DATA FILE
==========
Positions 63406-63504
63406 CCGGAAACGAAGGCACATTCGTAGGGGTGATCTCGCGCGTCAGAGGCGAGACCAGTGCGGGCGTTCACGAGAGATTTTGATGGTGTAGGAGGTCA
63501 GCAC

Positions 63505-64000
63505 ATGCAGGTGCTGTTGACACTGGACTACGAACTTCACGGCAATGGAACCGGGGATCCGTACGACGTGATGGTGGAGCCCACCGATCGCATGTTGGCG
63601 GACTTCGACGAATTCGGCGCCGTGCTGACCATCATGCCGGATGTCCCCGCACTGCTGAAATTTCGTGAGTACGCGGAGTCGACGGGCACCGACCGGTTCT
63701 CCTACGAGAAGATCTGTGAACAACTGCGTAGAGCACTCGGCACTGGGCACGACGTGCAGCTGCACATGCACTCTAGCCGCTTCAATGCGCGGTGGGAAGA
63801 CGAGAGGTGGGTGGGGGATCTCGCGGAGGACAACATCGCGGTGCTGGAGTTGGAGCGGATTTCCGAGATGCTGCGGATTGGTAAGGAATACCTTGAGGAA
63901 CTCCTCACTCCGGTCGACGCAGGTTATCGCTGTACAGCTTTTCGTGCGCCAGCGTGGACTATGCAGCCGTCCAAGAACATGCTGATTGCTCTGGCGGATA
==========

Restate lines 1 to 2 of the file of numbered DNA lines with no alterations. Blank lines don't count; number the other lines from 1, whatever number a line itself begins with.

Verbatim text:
Positions 63406-63504
63406 CCGGAAACGAAGGCACATTCGTAGGGGTGATCTCGCGCGTCAGAGGCGAGACCAGTGCGGGCGTTCACGAGAGATTTTGATGGTGTAGGAGGTCA